Study: Switching off the body’s threat response by calming the heart rate in self-compassion exercises can have psychological and physical benefits

Study: Switching off the body’s threat response by calming the heart rate in self-compassion exercises can have psychological and physical benefits. Photo credit: amazingwallpaperz.com
EXETER, 7-Feb-2019 — /EuropaWire/ — New research funded by the Compassionate Mind Foundation and carried out by Exeter and Oxford Universities suggests that taking time to think kind thoughts about yourself and your loved ones can have psychological and physical benefits.
The study is called “Soothing Your Heart and Feeling Connected: A New Experimental Paradigm to Study the Benefits of Self-Compassion” and has been published in the journal Clinical Psychological Science. 
Switching off the body’s threat response by calming the heart rate in self-compassion exercises is the main thesis of the study conducted by the two universities. The threat response of the body can damage the immune system, according to previous studies, and scientists believe the ability to switch off this response may lower the risk of disease.
135 healthy students from the University of Exeter took part in the research where they had been split on five groups. The different groups were given to listen to 11 minutes long audio recordings with set of instructions, different for each of the groups. The team, carrying out the research, took physical measurements of heart rate and sweat response, and asked participants to report how they were feeling during the tests.
Two of the groups (out of five) listened to instructions that encouraged them to be kind to themselves and the results observed for the members of the group showed a bodily response consistent with feelings of relaxation and safety. Both their heart rates and sweat response were lower.
The recordings that encouraged self-compassion were a “compassionate body scan” in which member of the group were guided to attend to bodily sensations with an attitude of interest and calmness and a “self-focused loving kindness exercise” in which they directed kindness and soothing thoughts to a loved one and themselves.
At the same time, the audio recordings with instructions that induced a critical inner voice led to an increased heart rate and a higher sweat response resulting in feelings of threat and distress.
Those audio recordings, listened by the three other groups, were designed to induce a critical inner voice and had put them into a “positive but competitive and self-enhancing mode”, or an emotionally neutral shopping scenario.
While the students in both the self-compassion and positive but competitive groups reported greater self-compassion and decreased self-criticism, only the self-compassion groups showed the positive bodily response.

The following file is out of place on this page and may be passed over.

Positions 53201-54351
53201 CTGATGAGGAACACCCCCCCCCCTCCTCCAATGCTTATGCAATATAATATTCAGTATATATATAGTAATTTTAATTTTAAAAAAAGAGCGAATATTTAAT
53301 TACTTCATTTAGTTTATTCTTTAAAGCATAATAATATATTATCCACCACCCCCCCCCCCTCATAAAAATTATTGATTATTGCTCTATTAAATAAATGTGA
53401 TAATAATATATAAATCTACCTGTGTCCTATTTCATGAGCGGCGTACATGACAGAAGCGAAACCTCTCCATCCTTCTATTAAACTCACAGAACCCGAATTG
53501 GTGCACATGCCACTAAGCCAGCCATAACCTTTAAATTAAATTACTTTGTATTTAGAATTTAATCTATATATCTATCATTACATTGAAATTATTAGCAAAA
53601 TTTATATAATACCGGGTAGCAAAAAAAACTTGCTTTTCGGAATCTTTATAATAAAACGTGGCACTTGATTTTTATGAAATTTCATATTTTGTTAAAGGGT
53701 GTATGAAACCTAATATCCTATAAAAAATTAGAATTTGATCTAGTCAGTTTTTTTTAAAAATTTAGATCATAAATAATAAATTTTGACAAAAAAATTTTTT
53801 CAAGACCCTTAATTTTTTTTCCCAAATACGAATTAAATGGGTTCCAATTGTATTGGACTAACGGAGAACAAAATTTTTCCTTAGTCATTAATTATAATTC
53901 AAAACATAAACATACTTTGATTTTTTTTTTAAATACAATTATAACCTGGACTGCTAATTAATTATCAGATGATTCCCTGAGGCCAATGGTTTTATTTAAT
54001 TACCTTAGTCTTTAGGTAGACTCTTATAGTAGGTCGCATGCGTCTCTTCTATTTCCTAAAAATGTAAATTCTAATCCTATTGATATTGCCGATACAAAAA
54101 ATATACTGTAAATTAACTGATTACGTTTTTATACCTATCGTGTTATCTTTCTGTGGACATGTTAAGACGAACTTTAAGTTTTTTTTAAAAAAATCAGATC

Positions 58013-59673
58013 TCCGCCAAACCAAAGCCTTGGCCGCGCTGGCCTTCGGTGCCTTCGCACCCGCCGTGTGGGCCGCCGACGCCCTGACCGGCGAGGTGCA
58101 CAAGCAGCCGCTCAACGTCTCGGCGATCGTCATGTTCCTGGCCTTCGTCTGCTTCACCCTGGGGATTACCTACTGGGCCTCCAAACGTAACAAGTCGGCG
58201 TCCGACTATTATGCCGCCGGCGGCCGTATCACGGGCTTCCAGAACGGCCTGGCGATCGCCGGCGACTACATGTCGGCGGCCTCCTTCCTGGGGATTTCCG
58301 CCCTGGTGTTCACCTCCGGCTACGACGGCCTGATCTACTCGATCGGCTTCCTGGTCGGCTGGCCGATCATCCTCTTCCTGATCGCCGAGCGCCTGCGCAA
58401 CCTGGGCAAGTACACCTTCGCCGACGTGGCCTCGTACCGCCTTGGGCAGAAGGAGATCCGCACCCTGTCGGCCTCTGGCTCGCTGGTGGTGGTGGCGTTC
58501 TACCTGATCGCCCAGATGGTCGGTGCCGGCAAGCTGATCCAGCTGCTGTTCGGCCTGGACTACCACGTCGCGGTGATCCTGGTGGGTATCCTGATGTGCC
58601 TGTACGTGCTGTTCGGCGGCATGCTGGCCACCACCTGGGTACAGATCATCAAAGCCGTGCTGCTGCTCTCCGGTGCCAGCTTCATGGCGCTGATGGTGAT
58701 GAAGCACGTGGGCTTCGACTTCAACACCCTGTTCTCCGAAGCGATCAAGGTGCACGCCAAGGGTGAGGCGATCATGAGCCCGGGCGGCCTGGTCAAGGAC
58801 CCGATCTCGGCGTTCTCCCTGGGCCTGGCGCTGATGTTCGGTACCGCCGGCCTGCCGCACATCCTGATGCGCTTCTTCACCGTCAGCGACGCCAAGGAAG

Dr Hans Kirschner, University of Exeter:
“These findings suggest that being kind to oneself switches off the threat response and puts the body in a state of safety and relaxation that is important for regeneration and healing.”
Dr Anke Karl, University of Exeter:
“Previous research has found that self-compassion was related to higher levels of wellbeing and better mental health, but we didn’t know why. Our study is helping us understand the mechanism of how being kind to yourself when things go wrong could be beneficial in psychological treatments. By switching off our threat response, we boost our immune systems and give ourselves the best chance of healing. We hope future research can use our method to investigate this in people with mental health problems such as recurrent depression.”
Dr Hans Kirschner is the first author of the research while Dr Anke Karl was the lead researcher. Both researchers are from the University of Exeter.
Co-author Willem Kuyken, Professor of Clinical Psychology at the University of Oxford:
“These findings help us to further understand some of our clinical trials research findings, where we show that individuals with recurrent depression benefit particularly from mindfulness-based cognitive therapy when they learn to become more self-compassionate. My sense is that for people prone to depression, meeting their negative thoughts and feelings with compassion is a radically different way – that these thoughts are not facts. It introduces a different way of being and knowing that is quite transformative for many people.”
The researchers, however, point out at the fact that this study was conducted with healthy people and the same results and findings might not be valid for people with depression. The ability to directly repair mood or distress has not been studied in the current research.
SOURCE: University of Exeter
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